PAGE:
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Collection Overview

The Reading Room shared by YIVO with the American Jewish Historical Society, the Leo Baeck Institute and the American Sephardi Federation at the Center for Jewish History. (Photograph by Richard Lobell)

Collecting materials documenting the life and creativity of East European Jewry has been a major focus of YIVO's mission since the Institute's inception in 1925. During the fifteen years of YIVO's existence in Vilna, the Institute gathered an extensive array of records, manuscripts, artifacts, and field notes thanks to the efforts of an international network of professional scholars and amateur zamlers (collectors). This mission has continued in America in the decades since World War II. The YIVO Archives is one of the world√Ęs most important repositories for materials documenting many aspects of modern Jewish history and culture.

The approximately 1,900 collections (record groups) that make up the YIVO Archives occupy over 17,000 linear feet. These collections consist of manuscripts, correspondence, and printed materials. The Archives also holds photographs, films, videotapes, sound recordings, art works, and artifacts, most of which have been organized into the following special collections: Music Collections, Sound Archive, Photographic Archive, Film Archive, and Art and Artifacts Collection.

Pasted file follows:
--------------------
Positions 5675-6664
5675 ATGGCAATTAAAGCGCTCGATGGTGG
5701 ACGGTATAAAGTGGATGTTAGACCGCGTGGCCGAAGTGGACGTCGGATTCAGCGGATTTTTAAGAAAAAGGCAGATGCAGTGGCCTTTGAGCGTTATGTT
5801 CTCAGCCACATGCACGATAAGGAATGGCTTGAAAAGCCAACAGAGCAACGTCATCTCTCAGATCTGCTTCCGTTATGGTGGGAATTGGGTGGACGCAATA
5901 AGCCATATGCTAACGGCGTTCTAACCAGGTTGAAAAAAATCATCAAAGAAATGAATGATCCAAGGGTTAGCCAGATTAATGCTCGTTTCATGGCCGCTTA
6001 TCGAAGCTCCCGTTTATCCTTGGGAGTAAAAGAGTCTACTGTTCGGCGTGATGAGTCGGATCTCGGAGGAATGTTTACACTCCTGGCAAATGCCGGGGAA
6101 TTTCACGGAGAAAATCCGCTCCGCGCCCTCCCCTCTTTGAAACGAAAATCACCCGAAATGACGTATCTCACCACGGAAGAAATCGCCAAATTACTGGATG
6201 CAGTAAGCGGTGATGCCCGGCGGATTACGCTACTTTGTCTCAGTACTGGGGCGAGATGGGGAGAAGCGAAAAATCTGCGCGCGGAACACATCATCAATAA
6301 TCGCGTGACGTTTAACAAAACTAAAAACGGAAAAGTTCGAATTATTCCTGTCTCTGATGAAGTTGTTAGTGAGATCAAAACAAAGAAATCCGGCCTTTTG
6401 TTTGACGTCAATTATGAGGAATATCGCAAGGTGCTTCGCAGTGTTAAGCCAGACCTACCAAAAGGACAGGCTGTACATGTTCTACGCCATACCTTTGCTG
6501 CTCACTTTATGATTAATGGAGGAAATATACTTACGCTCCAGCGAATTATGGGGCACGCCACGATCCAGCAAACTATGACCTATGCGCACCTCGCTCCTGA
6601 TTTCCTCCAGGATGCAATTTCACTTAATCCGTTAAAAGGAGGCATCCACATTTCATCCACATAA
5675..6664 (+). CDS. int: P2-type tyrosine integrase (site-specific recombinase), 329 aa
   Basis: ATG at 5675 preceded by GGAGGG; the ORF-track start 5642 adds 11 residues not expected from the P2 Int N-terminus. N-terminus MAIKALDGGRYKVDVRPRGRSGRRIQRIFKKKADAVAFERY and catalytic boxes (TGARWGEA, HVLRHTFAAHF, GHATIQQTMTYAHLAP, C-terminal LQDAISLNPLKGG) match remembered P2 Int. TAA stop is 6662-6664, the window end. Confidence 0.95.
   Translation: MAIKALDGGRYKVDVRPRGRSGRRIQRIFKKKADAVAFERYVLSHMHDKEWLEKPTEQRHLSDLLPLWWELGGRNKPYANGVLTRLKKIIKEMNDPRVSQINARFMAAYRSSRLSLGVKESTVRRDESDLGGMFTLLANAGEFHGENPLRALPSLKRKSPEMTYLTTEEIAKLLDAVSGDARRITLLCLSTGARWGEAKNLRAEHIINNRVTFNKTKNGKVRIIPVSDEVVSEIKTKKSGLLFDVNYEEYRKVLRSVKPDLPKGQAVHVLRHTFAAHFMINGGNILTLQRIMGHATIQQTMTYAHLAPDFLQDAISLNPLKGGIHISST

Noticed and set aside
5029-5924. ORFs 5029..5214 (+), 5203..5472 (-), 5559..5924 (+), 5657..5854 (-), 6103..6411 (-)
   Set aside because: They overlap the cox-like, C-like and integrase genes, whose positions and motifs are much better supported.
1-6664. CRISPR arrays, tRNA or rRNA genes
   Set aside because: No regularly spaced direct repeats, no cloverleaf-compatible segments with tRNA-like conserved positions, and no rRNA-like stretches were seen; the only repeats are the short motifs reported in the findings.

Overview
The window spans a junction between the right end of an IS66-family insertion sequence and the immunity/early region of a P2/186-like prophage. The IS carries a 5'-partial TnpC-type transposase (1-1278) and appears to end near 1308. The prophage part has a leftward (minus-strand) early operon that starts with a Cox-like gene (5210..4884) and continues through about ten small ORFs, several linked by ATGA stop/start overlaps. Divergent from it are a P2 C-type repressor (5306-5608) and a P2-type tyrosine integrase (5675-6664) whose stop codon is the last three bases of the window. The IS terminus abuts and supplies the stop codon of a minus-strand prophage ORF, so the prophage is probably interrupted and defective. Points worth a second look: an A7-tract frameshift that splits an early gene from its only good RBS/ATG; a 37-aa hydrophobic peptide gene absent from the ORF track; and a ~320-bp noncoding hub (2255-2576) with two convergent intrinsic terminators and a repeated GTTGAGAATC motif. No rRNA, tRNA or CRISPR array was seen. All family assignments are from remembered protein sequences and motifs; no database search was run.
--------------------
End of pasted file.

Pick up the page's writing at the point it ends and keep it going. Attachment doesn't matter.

The primary languages of the documents are Yiddish, English, Hebrew, Russian, Polish, French, and German. The collections, while covering a wide range of topics relating to Jewish history and culture around the world, concentrate on four main areas: East European Jewish history; history of the Jews in the United States; Yiddish language, literature, and culture (including significant collections on the Yiddish theater and Yiddish press); and the Holocaust.

For Archives hours and research rules and policies, click here.